2015 Annual meeting of the American School of Oriental Research
Atlanta (GA, USA), November 18th-21st 2015
The 2015 ASOR Annual Meeting will be held in Atlanta, GA, from November 18th to 21st at The InterContinental Buckhead Atlanta hotel. The Annual Meeting brings together ASOR’s vibrant academic community to present their current findings and discuss their research. The conference attracts over 1,000 scholars and enthusiasts of archaeology, linguistics, geography, epigraphy, anthropology, and other fields related to the study of the ancient Near East.
The ERC project Rome’s Mediterranean Ports will give a paper the saturday 21st within the session Maritime Archaeology
New Directions in the Study of Rome’s Mediterranean Ports
by S. Keay, P. Arnaud, N. Carayon, F. Salomon, K. Strutt, S. Hay, M.C. Moreno Escobar and G. Earl
Rome was connected to its Mediterranean provinces by commercial routes channelled through networks of ports acting as poly-functional nodes. Ships, people and goods moved along these, drawing the micro-regions of the Mediterranean into a closer economic and commercial relationship with the City. Central to the success of these networks were the major ports through which were channelled major commercial flows moving between Rome and its maritime hub at Portus and key ports in its Mediterranean provinces, and the relationships of these to lesser regional ports and anchorages. All of them can be described in terms of loosely configured “portsystems” that ensured the movement of ships and their cargoes around the Mediterranean. The Rome’s Mediterranean Ports Portuslimen project address specific questions relating to the capacities of and inter-connections between a range of c 30 selected ports in the east and west Mediterranean in ways that allow us to better understand their role in promoting the cohesion and integrity of the Roman Mediterranean during the imperial era. These concern (1) the layout of Roman ports, (2) the organization of commercial activity focused at them, (3) hierarchies of ports, and (4) pan-Mediterranean commercial and social connections between ports. In addressing them, the project applies suites of existing techniques in archaeology and palaeo-environmental studies, as well as undertaking historical and epigraphic analyses. This paper will present a brief overview of the project and its methodologies, as well as presenting some preliminary results relating to the archaeological work.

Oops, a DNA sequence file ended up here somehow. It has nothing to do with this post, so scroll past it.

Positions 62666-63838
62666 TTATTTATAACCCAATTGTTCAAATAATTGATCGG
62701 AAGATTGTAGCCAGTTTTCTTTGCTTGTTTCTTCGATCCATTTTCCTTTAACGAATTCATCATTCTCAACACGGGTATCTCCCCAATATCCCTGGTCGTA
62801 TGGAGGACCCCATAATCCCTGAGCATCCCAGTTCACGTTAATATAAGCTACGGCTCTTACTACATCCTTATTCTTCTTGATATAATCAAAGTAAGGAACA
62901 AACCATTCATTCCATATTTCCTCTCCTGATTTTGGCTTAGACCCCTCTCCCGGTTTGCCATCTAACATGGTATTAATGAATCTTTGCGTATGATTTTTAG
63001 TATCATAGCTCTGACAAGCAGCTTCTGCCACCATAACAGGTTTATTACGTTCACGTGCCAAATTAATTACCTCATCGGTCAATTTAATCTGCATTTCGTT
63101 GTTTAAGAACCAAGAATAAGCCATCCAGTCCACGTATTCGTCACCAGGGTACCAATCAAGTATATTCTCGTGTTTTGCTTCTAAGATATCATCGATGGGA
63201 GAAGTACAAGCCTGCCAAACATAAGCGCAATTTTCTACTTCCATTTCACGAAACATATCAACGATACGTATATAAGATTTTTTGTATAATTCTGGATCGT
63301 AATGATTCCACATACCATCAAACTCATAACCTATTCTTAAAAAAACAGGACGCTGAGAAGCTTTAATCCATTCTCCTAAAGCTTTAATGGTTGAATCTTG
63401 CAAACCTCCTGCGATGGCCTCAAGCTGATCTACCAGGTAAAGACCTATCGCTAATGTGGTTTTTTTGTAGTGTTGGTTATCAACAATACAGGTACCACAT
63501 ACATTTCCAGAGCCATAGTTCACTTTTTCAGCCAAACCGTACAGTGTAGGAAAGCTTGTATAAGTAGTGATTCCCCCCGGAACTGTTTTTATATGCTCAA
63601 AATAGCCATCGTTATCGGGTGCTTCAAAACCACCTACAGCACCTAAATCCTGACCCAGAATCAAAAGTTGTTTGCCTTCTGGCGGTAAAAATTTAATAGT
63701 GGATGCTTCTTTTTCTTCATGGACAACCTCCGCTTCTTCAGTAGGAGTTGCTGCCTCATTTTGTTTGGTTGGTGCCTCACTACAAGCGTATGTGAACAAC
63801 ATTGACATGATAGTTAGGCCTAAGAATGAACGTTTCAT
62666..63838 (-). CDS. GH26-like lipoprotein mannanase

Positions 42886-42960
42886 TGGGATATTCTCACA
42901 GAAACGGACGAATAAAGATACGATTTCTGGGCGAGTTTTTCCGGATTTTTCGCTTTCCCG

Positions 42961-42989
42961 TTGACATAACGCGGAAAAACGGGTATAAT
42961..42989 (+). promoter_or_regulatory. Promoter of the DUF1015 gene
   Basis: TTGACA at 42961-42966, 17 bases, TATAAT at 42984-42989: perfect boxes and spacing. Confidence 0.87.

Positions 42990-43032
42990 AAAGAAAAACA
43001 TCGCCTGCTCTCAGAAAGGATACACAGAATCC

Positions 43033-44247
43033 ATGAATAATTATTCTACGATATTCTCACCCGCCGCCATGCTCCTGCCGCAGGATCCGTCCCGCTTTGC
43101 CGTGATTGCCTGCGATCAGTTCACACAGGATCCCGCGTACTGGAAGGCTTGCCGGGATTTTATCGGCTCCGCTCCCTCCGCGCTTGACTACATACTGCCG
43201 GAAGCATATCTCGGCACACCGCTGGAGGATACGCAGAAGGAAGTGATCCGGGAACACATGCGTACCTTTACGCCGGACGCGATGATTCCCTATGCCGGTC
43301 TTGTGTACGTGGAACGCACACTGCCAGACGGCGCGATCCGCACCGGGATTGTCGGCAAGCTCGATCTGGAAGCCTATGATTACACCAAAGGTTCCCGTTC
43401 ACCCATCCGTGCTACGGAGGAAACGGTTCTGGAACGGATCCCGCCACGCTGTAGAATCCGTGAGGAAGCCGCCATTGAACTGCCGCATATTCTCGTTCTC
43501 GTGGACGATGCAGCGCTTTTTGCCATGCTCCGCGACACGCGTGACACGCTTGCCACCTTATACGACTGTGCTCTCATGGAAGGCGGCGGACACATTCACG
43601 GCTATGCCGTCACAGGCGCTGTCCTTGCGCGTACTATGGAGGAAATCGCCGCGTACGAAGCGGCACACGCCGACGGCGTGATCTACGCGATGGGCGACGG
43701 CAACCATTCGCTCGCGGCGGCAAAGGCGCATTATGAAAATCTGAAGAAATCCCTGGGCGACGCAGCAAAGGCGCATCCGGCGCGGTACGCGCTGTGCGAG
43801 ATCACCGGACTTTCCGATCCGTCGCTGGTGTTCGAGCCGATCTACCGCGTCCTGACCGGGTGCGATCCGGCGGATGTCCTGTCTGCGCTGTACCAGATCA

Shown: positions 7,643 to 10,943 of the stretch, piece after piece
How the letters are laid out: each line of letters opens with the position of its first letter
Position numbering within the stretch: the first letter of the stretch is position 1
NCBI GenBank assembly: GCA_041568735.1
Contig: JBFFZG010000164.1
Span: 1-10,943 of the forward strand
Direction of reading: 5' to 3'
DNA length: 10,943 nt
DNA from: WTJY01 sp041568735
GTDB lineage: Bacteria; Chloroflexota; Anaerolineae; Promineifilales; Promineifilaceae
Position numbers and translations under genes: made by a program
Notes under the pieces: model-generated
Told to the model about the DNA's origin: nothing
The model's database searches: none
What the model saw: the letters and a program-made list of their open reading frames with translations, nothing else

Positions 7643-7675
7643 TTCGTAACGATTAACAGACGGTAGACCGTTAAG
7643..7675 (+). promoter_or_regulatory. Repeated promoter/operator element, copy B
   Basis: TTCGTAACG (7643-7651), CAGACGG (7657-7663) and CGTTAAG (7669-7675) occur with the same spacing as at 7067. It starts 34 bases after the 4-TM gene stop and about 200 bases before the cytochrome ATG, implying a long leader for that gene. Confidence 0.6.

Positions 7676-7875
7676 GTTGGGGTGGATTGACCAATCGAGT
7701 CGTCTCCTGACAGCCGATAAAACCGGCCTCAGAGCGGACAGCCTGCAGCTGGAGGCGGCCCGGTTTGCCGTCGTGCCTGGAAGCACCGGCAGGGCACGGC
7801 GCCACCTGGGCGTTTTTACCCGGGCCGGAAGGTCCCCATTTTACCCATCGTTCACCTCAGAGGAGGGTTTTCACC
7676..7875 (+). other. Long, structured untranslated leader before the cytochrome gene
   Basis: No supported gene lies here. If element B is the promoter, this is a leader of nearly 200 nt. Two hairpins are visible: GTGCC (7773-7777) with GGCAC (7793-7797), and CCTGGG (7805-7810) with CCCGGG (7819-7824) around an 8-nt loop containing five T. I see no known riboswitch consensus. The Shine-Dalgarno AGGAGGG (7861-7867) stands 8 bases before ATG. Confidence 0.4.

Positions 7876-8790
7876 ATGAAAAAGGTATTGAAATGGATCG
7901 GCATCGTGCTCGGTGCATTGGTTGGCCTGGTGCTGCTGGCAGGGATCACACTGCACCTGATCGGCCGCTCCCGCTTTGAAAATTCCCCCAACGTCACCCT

See the complete program by clicking here